8 Elasticity of demand measures ho" much the (uantity demanded changes "ith a gi$en change

in price of the item, change in consumers4 income, or change in price of related product

C Price elasticity is a concept that also relates to supply

! 7he chapter e*plores both elasticity of supply and demand and applications of the concept

II. Price Elasticity of Demand

A 0a" of demand tells us that consumers "ill respond to a price decrease by buying more of a

product #other things remaining constant&, but it does not tell us ho" much more

8 The degree of responsiveness or sensitivity of consumers to a change

in price is measured by the concept of price elasticity of demand.

1 5f consumers are relati$ely responsi$e to price changes, demand is said to be elastic

' 5f consumers are relati$ely unresponsi$e to price changes, demand is said to be inelastic

% 9ote that "ith both elastic and inelastic demand, consumers beha$e according to the la" of

demand: that is, they are responsi$e to price changes 7he terms elastic or inelastic

describe the degree of responsi$eness A precise definition of "hat "e mean by

;responsi$e< or ;unresponsi$e< follo"s

4. C!"IDE# T$I" % & 'it of a "tretch

7he Ace bandage stretches a lot "hen force is applied #elastic&: the rubber tie-do"n #not to

be confused "ith a rubber band& mo$es stretches little "hen force is applied #inelastic&

C Price elasticity coefficient and formula:

(uantitative measure of elasticity) E

d

* percentage change in

+uantity, percentage change in price.

1 .sing t"o price-(uantity combinations of a demand schedule, calculate the percentage

change in (uantity by di$iding the absolute change in (uantity by one of the t"o original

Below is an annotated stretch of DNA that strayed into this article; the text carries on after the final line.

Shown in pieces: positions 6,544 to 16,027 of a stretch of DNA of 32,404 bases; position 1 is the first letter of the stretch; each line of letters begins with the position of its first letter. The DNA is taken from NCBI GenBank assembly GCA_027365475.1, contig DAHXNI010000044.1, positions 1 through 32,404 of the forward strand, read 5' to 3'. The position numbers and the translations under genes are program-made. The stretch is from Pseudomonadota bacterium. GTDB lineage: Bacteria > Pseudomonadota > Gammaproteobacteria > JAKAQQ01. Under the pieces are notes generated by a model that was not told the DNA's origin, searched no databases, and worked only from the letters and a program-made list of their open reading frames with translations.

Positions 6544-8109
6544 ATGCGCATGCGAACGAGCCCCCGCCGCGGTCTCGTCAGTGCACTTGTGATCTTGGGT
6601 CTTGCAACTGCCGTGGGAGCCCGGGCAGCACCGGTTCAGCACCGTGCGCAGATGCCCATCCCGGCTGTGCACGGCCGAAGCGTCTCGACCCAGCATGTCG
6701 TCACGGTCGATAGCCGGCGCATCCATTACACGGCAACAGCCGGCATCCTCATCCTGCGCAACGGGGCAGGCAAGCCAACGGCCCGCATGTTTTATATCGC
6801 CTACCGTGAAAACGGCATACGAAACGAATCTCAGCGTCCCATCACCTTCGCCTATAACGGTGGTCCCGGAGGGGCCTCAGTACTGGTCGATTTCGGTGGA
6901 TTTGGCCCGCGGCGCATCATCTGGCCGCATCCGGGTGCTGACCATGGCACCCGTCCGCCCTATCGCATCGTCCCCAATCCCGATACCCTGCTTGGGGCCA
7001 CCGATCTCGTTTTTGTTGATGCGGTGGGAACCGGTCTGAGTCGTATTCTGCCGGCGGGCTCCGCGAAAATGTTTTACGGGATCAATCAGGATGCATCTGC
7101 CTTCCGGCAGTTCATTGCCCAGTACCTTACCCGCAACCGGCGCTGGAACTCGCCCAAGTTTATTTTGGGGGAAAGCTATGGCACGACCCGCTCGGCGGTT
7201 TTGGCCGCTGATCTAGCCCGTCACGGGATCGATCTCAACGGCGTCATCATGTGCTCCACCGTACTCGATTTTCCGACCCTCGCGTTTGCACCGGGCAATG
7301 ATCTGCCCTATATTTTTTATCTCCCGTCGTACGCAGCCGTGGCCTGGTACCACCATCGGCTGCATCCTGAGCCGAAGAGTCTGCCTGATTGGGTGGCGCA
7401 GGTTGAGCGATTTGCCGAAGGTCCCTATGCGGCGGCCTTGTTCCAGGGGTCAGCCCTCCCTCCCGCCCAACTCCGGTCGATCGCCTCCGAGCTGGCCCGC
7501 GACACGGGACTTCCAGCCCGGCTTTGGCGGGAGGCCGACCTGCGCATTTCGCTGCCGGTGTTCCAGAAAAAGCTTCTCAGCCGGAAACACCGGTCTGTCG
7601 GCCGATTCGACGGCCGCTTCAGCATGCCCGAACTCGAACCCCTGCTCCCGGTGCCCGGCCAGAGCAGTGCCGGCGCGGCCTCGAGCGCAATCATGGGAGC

(uantities 7hen calculate the percentage change in price by di$iding the absolute change in

price by one of the t"o original prices

' Estimate the elasticity of this region of the demand schedule by comparing the percentage

change in (uantity and the percentage change in price !o not use the ratio formula at this

time Emphasi-e that it is the t"o percentage changes that are being compared "hen

determining elasticity

6-'

Chapter 06 - Elasticity, Consumer Surplus, and Producer Surplus

% Sho" that if the other original (uantity and price "ere used as the denominator that the

percentage changes "ould be different E*plain that a "ay to deal "ith this problem is to

use the a$erage of the t"o (uantities and the a$erage of the t"o prices

) .sing a$erages 6 the midpoint formula

a .sing traditional calculations, the measured elasticity o$er a gi$en range of prices is

sensiti$e to "hether one starts at the higher price and goes do"n, or the lo"er price

and goes up 7he midpoint formula calculates the a$erage elasticity o$er a range of

prices to alle$iate that problem